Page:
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Three-day mediation retreat
August 21, 2016

Momentarily letting go of work and familial obligations, 20 people changed into cultivation uniforms and spent three days practicing in the Hsi Lai Temple meditation hall in hopes of rediscovering their true selves. Although it was the very first meditation retreat for two thirds of the participants, as most endured aches and pains in their legs, but by the third day most students could sit still for an entire session.

Our eldest participant and also registered nurse, Eileen Ambrose, expressed that with all the stresses of work, being able to take a weekend off to learn some meditation techniques is the best use of time. The youngest participant, William Wu, said that when he previously came to the temple it was only to volunteer his time and help out. This time around, the Three-Day Meditation Retreat allowed for him to experience the teachings first hand. Though everyone was sore, it was well worth it.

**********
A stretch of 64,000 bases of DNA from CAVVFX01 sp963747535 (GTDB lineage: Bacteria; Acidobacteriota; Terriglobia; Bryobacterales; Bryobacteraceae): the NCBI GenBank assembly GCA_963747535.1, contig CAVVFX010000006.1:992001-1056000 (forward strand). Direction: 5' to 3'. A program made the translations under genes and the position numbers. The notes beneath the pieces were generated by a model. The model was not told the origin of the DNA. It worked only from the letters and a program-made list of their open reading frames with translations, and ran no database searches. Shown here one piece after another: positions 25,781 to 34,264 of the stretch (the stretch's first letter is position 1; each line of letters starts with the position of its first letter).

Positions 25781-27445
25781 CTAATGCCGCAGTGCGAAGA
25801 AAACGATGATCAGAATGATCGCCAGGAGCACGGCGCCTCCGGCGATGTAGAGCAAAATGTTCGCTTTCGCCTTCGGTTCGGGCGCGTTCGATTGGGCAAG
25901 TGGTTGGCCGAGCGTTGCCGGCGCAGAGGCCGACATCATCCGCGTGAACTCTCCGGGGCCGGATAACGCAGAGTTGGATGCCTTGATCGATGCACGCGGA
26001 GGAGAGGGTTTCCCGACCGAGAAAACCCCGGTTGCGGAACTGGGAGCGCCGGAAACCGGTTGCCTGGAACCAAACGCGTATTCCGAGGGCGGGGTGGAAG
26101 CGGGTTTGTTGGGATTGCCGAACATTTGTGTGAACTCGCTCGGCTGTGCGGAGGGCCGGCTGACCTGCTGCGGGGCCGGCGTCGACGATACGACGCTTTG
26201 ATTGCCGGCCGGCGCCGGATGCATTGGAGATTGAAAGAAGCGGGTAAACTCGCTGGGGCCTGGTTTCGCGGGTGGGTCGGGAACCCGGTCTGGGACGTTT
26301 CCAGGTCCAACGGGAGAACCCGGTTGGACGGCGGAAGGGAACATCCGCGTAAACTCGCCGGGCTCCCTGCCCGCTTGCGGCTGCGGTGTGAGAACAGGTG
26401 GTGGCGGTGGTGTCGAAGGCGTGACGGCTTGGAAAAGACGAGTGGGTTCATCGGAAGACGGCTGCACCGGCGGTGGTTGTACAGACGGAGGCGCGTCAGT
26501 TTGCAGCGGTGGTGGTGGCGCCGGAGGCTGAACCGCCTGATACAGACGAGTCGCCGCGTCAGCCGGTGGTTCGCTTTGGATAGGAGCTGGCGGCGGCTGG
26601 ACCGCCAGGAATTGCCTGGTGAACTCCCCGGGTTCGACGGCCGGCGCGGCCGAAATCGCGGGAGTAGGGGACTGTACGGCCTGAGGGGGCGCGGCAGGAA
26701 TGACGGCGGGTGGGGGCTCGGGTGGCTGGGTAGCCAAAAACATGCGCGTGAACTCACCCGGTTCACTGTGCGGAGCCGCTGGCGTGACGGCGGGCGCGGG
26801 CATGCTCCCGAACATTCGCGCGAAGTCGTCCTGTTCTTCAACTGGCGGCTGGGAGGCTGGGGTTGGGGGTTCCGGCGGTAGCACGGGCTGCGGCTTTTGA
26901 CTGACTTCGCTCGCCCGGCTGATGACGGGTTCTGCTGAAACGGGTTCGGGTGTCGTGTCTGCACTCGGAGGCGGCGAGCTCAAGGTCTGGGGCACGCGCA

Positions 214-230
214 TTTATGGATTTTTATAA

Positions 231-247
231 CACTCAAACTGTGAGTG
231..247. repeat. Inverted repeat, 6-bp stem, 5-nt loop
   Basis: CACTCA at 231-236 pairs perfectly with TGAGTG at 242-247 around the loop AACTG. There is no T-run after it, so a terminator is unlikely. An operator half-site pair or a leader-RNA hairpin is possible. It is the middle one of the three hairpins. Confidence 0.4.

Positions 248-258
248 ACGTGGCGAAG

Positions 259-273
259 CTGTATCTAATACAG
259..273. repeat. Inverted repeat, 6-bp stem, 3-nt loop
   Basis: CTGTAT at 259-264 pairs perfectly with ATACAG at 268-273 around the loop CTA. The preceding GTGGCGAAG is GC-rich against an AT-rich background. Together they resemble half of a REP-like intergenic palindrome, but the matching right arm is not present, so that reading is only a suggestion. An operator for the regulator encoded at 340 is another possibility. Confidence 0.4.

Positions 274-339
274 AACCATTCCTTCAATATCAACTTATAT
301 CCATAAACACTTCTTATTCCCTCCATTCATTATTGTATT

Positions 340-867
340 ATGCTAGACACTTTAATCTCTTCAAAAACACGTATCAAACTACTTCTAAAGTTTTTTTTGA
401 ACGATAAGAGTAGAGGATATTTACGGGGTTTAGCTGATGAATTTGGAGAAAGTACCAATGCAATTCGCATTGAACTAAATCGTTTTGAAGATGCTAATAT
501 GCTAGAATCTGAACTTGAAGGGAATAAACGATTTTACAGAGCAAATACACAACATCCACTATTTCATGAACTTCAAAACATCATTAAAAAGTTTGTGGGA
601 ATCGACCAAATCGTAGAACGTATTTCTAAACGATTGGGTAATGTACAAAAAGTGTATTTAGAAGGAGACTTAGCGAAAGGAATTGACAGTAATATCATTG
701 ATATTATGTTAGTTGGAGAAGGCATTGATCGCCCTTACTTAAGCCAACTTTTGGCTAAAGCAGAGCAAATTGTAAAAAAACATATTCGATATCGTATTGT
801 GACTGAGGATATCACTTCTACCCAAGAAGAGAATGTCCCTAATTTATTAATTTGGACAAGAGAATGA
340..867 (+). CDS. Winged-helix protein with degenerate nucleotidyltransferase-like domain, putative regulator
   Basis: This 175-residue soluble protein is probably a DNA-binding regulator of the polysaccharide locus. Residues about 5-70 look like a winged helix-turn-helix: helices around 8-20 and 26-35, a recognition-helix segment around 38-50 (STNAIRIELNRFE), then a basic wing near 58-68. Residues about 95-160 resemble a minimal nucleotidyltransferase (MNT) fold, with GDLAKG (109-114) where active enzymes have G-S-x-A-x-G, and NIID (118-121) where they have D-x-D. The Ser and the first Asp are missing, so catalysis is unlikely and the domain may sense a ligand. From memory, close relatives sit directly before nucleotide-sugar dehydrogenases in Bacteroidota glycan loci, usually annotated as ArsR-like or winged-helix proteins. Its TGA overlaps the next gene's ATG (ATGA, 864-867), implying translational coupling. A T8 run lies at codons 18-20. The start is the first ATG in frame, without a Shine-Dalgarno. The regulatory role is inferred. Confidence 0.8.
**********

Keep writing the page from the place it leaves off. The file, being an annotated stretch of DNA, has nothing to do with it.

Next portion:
Courses during the three days not only included sitting meditation, walking meditation, meditative strolls, communal work, tea & meditation, but even a discussion on “Emotional Management” to allow everyone understand that the negative effects of anger can only be cleansed from our minds with compassion and patience. Outdoor meditation was held one evening with Ven. Mankuang instructing students on practicing “Sensory Meditation” to train ourselves to maintain focus and singlemindedness even when we are enshrouded by noise all around us. When everyone shared their experiences, everyone was in agreement that meditation needs to be nurtured into a habit for it to be effective.

Ven. Mankuang encouraged everyone, once they returned home, to take out a little time each day in a set location, and “close the eyes to nurture the spirit” in order to relieve the stresses of the body and mind. Finally, Ven. Mankuang told the gongan about Mazu Daoyi’s “grinding a brick will not cause attainment of Buddhahood,” to remind everyone that Chan is not only found in the static sitting meditation, but more importantly the function of focus and positive thought in our daily lives. Before going home, three students even made the resolve to attend the Eight Precepts Retreat at the end of the month.